Judy Chicago, Smoke Bodies (1972), fireworks in the California desert
© Judy Chicago, photo courtesy of Through the Flower archives

After an opening delayed from February to March, Desert X (12 March-26 May) has announced the artists selected for the third edition of their outdoor art exhibition in California’s Coachella Valley. Thirteen artists from eight countries — with four based in New York and only one from Southern California — will have work featured in what could be the first major public art event in the region since the Covid-19 shutdown last year.

“The reach of this edition is wider and the depth greater,” says Desert X’s artistic director Neville Wakefield, who organised this year’s exhibition with the co-curator César García-Alvarez. “Geographically, it’s more compressed, and there are fewer artists, but at the same time it represents a much greater diversity of voices, with themes of social justice and environmental equity running throughout in significant and powerful ways.”

Another noticeable through line is engagement with the local community — likely to counter frequent criticism that Desert X does not sufficiently involve that community. This year, Ghada Amer’s Women’s Qualities, for example, is “a social project” in which local women’s groups submitted words they associated with being female, such as “resilient” and “strong.” These will appear on planters that make up a kind of word garden at Sunnylands, the former estate of philanthropists and art collectors Walter and Leonore Annenberg.

Oscar Murillo has an even more direct public project. Schoolchildren in the area are being given art-making kits, replete with canvas.  Their work will be posted on-line, and some will make their way to storefront windows to be physically displayed.  

Only one artist, Kim Stringfellow, is actually based in the region, working out of Joshua Tree. Through documentation, photography, and writing, Stringfellow has long made work illuminating the history of human settlement in the Southern California desert, specifically the “jackrabbit homesteads” resulting from land grants offered by the Federal government through the Small Tract Act.  For Desert X, her contribution is a reconstructed jackrabbit homestead, filled with objects one might find inside a vintage 1950s site.  But since the pandemic is still in full force, visitors will be looking in to the installation through windows and doors.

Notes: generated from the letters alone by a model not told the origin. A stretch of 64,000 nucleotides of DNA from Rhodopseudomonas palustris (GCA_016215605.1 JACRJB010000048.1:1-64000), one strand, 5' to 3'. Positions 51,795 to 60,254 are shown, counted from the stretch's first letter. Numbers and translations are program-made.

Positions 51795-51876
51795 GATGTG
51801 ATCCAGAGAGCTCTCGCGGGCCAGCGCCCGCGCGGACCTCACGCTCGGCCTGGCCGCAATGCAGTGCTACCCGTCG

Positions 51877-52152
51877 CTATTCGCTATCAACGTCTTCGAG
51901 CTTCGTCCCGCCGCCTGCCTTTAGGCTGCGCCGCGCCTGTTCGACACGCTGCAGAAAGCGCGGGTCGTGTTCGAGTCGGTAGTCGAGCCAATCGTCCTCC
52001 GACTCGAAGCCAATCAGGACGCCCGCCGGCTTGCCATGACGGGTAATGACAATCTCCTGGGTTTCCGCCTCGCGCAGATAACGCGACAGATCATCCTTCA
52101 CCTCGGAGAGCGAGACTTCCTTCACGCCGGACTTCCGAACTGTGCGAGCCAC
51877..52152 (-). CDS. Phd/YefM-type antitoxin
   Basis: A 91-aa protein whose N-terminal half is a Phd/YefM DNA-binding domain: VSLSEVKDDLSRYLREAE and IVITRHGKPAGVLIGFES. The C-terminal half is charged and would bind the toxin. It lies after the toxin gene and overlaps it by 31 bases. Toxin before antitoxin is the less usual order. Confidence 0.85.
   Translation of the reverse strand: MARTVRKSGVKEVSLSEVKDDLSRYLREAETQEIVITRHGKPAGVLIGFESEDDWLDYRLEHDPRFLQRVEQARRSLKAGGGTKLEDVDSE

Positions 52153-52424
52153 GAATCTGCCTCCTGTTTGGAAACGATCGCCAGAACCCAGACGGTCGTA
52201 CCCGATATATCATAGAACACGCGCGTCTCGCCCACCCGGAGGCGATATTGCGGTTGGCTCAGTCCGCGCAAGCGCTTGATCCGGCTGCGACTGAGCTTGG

For another artist, it is a chance to revisit work done half a century ago in Southern California, where she was a grad student and a founder of the Feminist Art movement. Starting in the late 1960s, Judy Chicago created smoke sculptures using smoke machines, flares and fireworks in site-specific performances called Atmospheres. She abandoned that body of work in the 1970s, and only started doing them again in the past decade.  Like the earlier Atmospheres, her new iteration Living Smoke; A Tribute to the Living Desert is a rebuke to the male-dominated tradition of Land Art, which typically dug into and dug up the landscape.  As before, she says via a telephone interview, this work will highlight, “the beauty of our environment and our incredible need to change our relationship to it.” 

A performance will take place 9 April at The Living Desert, an open air botanical garden and zoo in Palm Desert, and will be livestreamed.  Separately, local students will be working on artwork based on her landmark Feminist project The Dinner Party, making their own plates celebrating women, and on her smoke sculptures through an online app.

The other artists in Desert X 2021 are Zahrah Alghamdi, Felipe Baeza, Serge Attukwei Clottey, Nicholas Galanin, Alicja Kwade, Christopher Myers, Eduardo Sarabia, Xaviera Simmons, and Vivian Suter.  Attendance is free, and a map of the installations will be posted starting 12 March on their website desertx.org and via the Desert X 2021 app. 





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